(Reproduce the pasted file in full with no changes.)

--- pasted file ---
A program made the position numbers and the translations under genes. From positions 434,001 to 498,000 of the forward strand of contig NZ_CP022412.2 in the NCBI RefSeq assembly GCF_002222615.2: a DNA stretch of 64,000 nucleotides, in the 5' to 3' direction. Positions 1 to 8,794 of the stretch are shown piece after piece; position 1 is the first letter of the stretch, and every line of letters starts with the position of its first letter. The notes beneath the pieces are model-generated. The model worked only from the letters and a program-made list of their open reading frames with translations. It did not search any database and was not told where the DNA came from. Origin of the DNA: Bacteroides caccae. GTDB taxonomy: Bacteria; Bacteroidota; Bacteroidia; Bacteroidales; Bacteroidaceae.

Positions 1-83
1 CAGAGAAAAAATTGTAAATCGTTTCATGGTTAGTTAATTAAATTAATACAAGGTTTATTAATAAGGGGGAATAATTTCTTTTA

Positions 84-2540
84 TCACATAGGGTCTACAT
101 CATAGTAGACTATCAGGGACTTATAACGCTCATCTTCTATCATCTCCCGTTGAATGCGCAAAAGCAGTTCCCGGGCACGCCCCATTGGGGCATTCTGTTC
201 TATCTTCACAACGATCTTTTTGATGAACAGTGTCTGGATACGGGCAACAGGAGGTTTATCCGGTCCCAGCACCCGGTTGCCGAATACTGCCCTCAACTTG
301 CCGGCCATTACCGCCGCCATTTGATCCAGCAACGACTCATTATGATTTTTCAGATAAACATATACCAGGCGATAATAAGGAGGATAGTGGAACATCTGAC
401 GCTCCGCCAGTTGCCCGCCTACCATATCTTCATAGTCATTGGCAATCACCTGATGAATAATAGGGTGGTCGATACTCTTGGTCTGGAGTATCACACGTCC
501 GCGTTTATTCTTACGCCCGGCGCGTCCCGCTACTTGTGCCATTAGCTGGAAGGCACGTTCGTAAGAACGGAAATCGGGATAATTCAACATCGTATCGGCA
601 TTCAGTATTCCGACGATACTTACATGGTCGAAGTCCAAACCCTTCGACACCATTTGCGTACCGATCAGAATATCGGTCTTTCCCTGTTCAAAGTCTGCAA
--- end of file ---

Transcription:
A program made the position numbers and the translations under genes. From positions 434,001 to 498,000 of the forward strand of contig NZ_CP022412.2 in the NCBI RefSeq assembly GCF_002222615.2: a DNA stretch of 64,000 nucleotides, in the 5' to 3' direction. Positions 1 to 8,794 of the stretch are shown piece after piece; position 1 is the first letter of the stretch, and every line of letters starts with the position of its first letter. The notes beneath the pieces are model-generated. The model worked only from the letters and a program-made list of their open reading frames with translations. It did not search any database and was not told where the DNA came from. Origin of the DNA: Bacteroides caccae. GTDB taxonomy: Bacteria; Bacteroidota; Bacteroidia; Bacteroidales; Bacteroidaceae.

Positions 1-83
1 CAGAGAAAAAATTGTAAATCGTTTCATGGTTAGTTAATTAAATTAATACAAGGTTTATTAATAAGGGGGAATAATTTCTTTTA

Positions 84-2540
84 TCACATAGGGTCTACAT
101 CATAGTAGACTATCAGGGACTTATAACGCTCATCTTCTATCATCTCCCGTTGAATGCGCAAAAGCAGTTCCCGGGCACGCCCCATTGGGGCATTCTGTTC
201 TATCTTCACAACGATCTTTTTGATGAACAGTGTCTGGATACGGGCAACAGGAGGTTTATCCGGTCCCAGCACCCGGTTGCCGAATACTGCCCTCAACTTG
301 CCGGCCATTACCGCCGCCATTTGATCCAGCAACGACTCATTATGATTTTTCAGATAAACATATACCAGGCGATAATAAGGAGGATAGTGGAACATCTGAC
401 GCTCCGCCAGTTGCCCGCCTACCATATCTTCATAGTCATTGGCAATCACCTGATGAATAATAGGGTGGTCGATACTCTTGGTCTGGAGTATCACACGTCC
501 GCGTTTATTCTTACGCCCGGCGCGTCCCGCTACTTGTGCCATTAGCTGGAAGGCACGTTCGTAAGAACGGAAATCGGGATAATTCAACATCGTATCGGCA
601 TTCAGTATTCCGACGATACTTACATGGTCGAAGTCCAAACCCTTCGACACCATTTGCGTACCGATCAGAATATCGGTCTTTCCCTGTTCAAAGTCTGCAA